Comparative Analysis of "La Belle Dame Sans Merci" and "The Lovesong of J. Alfred Prufrock"

Better Essays
Michelle Kfoury
Professor Butterworth
ENG 201

Comparative Analysis of “La Belle Dame Sans Merci” and “The Lovesong of J. Alfred Prufrock” It comes as no surprise that love poems are not a rare commodity. Whether they’re about a lovesick man pining for his soul mate or a general reflection about how one perceives love, these poems offer an analysis of one of the most innate desires of our human nature. Despite inevitable differences in writing style and point of view, there can be times where love poems employ similar strategies to tackle such an analysis. John Keats’ “La Belle Dame Sans Merci” and T. S. Eliot’s “The Lovesong of J. Alfred Prufrock” are no exception to this occurrence. Both poems use two different and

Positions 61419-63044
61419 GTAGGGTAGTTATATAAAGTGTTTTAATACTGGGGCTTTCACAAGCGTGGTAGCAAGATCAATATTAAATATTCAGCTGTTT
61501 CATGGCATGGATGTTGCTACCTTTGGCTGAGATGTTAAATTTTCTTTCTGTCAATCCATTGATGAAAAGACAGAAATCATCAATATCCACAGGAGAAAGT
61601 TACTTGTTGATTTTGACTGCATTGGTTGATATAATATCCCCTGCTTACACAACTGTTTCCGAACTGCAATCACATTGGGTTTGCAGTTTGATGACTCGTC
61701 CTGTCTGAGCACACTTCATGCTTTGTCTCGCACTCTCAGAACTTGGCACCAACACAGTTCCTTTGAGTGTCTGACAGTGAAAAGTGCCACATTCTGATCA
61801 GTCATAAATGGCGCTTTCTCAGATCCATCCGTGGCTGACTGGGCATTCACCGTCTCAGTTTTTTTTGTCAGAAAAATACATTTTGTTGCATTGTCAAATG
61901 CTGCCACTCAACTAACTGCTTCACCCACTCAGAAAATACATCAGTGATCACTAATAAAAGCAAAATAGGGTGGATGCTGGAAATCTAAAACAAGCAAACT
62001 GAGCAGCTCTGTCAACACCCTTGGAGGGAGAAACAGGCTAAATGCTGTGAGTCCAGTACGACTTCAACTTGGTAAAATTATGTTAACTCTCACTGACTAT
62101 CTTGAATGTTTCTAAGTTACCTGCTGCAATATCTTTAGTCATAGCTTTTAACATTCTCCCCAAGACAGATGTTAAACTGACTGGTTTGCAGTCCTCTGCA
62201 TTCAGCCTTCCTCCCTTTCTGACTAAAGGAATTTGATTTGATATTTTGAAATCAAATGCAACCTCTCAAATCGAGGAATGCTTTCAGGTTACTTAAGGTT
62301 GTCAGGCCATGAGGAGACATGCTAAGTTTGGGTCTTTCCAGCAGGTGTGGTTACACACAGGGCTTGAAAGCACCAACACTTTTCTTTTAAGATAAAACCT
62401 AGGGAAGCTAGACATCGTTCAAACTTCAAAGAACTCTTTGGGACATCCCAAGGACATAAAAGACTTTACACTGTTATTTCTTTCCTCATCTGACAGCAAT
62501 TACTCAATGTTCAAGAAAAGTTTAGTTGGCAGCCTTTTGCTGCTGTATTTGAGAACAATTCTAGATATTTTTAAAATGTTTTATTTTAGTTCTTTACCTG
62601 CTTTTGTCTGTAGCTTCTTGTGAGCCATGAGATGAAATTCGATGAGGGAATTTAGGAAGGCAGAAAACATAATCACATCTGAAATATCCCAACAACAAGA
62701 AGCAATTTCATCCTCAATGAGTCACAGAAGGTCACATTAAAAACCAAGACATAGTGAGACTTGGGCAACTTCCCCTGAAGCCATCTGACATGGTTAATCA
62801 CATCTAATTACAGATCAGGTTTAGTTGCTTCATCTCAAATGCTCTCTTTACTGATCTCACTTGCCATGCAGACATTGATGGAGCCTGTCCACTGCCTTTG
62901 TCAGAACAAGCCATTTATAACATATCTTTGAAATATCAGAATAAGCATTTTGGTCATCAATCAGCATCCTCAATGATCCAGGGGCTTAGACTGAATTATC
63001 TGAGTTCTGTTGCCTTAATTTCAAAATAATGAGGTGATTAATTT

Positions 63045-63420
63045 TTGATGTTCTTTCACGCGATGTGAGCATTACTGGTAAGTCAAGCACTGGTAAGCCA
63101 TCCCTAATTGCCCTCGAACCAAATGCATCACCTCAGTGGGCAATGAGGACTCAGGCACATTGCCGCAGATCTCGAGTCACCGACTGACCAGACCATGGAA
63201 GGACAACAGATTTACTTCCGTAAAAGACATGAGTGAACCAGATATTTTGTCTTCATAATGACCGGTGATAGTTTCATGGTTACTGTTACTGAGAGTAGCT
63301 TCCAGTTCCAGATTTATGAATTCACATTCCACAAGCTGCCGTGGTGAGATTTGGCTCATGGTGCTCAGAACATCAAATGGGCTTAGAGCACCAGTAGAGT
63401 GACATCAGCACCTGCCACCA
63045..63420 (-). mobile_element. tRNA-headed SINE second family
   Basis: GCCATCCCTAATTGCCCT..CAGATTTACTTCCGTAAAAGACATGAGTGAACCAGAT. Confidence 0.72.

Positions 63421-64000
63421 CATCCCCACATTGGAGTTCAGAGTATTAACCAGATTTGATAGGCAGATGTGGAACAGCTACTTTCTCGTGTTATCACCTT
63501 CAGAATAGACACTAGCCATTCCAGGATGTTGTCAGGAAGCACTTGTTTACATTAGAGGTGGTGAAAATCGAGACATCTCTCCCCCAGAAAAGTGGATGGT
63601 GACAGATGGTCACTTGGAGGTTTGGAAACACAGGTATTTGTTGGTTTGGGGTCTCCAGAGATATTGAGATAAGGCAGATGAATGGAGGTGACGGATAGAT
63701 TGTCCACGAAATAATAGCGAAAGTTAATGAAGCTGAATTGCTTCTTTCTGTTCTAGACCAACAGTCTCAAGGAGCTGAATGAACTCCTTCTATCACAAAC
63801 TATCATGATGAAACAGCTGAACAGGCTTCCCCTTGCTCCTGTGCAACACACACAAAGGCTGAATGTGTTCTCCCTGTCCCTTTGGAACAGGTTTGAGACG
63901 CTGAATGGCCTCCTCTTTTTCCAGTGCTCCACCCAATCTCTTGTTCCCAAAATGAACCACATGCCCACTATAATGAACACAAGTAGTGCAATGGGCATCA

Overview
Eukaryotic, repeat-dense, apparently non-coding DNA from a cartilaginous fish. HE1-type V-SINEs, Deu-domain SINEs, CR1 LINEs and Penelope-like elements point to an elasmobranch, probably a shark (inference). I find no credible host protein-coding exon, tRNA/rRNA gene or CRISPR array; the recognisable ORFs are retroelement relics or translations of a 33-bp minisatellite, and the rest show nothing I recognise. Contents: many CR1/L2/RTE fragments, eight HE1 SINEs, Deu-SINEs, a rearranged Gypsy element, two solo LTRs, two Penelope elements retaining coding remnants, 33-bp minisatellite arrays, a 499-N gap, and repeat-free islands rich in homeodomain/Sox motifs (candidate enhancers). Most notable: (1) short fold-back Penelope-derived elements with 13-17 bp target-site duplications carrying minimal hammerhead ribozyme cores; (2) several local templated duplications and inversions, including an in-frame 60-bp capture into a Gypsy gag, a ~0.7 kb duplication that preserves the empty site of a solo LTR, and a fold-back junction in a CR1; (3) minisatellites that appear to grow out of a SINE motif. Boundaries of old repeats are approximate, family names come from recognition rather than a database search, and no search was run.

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13, 25-26). Because of how the knight describes the meadow, it can be inferred that it is springtime. This is a significant contrast to the bleak, wintry hillside that he described previously. With the contrast in this setting comes a contrast in how the knight characterizes love. In the meadow, the knight meets a beautiful woman with long hair and wild eyes. The knight describes her as having an almost fairy-like presence (Ln. 14-16). He makes her a garland for her head and bracelets from the flowers in the meadow (Ln. 17-20). The woman eventually takes the knight back to her “elfin grot”, or, cave, where he kisses her. By establishing a different setting where the knight appears to experience love, the second setting in “La Belle Dame Sans Merci” serves to resolve the knight’s alienation and abandonment from love. T.S. Eliot’s “The Lovesong of J. Alfred Prufrock” similarly offers a second setting where Prufrock tries to recall love to resolve his alienation from it. The dirty, urban, insidious streets laced with an ominous yellow fog suggest that Prufrock is alienated from love. He fears not being able to find a woman that will be able to look past his physical inadequacies. However, Prufrock attempts to resolve his alienation by shifting the setting from the insidious streets of a city to the beach. The mermaids
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